An article titled triggered this post: “Past Failure Is No Excuse for Present Inaction“. The end of the year is time for reflection, time to think about what has happened in the past year and compare it to what you wanted to do in the past year. For many people, they are content with what has happened but for some, there is a feeling of melancholy, a fear of failure. Events have not lived up to expectations, or worse, attempts to change were rebuffed or outright rejected.
Alan Garner, the author of Conversationally Speaking talks about the self-fulfilling prophecy and how the results of the past influence your actions of the present. If you’ve failed once, you’ll fail again. At least, that is what your mind says to you.
That idea, however, fails to understand that failure is a point in time event. The world around us shifts and changes daily and the set of circumstances that lead to you failing before may not even be in play anymore. This is particularly true in the organizational setting where you may have tried to make a change but it just didn’t take, it just didn’t happen.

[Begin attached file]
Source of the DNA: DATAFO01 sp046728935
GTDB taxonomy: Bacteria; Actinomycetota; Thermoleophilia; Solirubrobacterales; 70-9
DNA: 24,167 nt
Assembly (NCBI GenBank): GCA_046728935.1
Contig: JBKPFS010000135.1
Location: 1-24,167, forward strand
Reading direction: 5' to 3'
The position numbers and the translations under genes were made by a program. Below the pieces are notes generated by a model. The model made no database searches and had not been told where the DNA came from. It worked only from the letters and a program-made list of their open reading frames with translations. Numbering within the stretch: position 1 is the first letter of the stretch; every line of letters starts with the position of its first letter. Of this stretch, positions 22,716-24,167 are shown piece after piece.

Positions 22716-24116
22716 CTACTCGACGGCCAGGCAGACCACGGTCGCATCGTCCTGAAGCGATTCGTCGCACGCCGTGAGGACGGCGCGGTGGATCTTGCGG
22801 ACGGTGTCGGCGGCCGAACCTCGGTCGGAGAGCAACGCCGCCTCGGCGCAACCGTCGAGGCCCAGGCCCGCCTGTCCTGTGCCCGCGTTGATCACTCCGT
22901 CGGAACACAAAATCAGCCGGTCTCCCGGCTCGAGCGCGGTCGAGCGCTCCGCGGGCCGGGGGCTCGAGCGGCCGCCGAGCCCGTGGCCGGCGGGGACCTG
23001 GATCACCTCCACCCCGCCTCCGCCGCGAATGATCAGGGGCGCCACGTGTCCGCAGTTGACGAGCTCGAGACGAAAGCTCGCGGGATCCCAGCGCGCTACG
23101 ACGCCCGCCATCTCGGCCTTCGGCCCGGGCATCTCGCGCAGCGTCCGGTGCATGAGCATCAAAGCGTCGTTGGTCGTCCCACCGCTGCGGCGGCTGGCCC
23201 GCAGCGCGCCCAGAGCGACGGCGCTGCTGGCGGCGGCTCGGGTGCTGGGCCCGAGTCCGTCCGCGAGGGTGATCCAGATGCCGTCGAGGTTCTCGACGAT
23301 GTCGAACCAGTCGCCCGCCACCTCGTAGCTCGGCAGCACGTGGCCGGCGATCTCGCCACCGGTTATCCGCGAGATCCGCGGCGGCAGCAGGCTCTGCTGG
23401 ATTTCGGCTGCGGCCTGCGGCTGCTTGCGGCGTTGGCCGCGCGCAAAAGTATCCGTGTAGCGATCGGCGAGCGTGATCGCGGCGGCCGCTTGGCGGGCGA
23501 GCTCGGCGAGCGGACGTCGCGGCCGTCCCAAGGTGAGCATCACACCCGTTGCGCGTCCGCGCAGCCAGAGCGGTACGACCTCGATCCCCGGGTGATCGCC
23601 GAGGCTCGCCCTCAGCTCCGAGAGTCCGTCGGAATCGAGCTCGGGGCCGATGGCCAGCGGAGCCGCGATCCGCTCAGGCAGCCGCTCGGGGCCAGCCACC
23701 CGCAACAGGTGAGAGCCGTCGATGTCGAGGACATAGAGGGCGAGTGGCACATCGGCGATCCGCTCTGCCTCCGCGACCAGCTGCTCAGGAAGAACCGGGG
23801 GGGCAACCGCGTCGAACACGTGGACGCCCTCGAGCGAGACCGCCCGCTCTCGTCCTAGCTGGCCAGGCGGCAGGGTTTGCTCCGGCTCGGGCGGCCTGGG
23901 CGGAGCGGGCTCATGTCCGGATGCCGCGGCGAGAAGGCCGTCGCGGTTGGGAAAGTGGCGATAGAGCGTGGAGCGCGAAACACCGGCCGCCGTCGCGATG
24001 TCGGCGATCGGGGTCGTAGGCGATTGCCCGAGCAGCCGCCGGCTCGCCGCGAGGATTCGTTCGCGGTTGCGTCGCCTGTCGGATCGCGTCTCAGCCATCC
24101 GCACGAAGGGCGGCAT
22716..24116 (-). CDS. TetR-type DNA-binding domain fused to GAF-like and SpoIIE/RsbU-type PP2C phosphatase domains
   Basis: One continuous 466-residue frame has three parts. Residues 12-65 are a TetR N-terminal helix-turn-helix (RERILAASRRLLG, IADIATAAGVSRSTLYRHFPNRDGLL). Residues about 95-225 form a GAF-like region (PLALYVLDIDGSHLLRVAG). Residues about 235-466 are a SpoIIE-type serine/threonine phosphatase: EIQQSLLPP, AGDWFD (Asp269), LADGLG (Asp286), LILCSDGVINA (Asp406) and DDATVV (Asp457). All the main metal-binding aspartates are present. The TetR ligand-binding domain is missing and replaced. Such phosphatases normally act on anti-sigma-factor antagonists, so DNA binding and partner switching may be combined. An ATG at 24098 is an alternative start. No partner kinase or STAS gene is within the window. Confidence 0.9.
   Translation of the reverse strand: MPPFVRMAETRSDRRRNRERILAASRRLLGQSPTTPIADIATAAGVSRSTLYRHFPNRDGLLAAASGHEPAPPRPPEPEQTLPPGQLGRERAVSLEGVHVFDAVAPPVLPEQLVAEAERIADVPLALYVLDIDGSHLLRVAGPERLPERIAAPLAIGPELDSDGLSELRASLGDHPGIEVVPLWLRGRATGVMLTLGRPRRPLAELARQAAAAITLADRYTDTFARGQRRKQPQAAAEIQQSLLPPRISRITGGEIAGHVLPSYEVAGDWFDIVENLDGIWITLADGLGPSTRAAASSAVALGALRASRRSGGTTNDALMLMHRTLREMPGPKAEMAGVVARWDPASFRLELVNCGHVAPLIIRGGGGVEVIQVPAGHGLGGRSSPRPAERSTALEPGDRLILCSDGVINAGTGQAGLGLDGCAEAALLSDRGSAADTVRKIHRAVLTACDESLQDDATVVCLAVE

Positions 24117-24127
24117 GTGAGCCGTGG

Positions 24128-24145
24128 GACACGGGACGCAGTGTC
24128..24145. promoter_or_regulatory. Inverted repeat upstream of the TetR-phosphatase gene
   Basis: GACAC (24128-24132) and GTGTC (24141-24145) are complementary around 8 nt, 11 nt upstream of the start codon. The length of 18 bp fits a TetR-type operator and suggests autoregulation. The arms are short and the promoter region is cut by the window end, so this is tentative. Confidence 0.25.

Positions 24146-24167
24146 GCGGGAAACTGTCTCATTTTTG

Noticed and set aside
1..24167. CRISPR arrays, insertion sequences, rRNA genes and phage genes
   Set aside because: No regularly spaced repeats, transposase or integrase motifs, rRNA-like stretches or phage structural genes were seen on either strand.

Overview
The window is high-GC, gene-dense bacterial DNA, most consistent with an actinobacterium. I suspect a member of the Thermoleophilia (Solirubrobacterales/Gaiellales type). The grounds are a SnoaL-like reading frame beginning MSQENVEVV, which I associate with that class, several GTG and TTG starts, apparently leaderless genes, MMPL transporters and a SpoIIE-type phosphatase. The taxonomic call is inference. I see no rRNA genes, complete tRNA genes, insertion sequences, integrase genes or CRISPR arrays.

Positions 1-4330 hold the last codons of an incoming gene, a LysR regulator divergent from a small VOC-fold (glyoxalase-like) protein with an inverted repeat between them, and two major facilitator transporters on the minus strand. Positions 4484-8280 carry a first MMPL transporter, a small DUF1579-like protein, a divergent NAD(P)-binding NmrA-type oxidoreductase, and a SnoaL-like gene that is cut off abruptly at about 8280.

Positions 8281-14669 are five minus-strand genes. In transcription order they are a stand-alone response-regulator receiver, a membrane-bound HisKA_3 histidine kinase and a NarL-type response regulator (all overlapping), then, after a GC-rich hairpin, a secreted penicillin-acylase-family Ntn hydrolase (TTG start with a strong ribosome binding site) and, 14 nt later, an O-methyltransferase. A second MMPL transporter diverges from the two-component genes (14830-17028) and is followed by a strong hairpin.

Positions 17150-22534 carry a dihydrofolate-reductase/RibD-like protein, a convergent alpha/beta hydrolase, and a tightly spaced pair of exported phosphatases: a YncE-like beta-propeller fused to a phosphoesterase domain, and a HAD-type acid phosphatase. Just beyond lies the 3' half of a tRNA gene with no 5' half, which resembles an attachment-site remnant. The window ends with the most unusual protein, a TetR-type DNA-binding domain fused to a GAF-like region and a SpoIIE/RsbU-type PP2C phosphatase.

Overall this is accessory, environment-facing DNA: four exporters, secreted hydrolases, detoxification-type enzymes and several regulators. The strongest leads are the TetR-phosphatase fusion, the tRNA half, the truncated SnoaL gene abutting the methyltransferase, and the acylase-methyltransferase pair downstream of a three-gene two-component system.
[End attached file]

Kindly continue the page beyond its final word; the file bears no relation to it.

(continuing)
That doesn’t have to be the case in the present or in the future. Organizations change, they shift and move under pressures both external and internal. Being able to step back, evaluate why something failed and then try again, that is the sign of patience and dedication. If you tried to make a change but was blocked because of an internal policy, look at getting the policy changed prior to making the change. Look at the obstacles in your way and work towards removing those obstacles.
The key thing in all of this is learning from your failures. Don’t just sit there, bemoaning your bad luck, work towards change. Make an effort to educate people on the change you want to make. Build up the momentum slowly, get people slowly moving in your direction, after you have removed the last obstacles. Will you succeed? Maybe, but the point is that every attempt should be thought of as a learning exercise. If you fail, you learned what to fix next time. If you succeed, you learned what worked … this time.
So, while you sit in your comfy chair, drinking your hot apple cider and reminiscing about the past year, don’t think of your unfulfilled resolutions or unmet goals as failures, think of them as successful experiments. You know what not to do next time.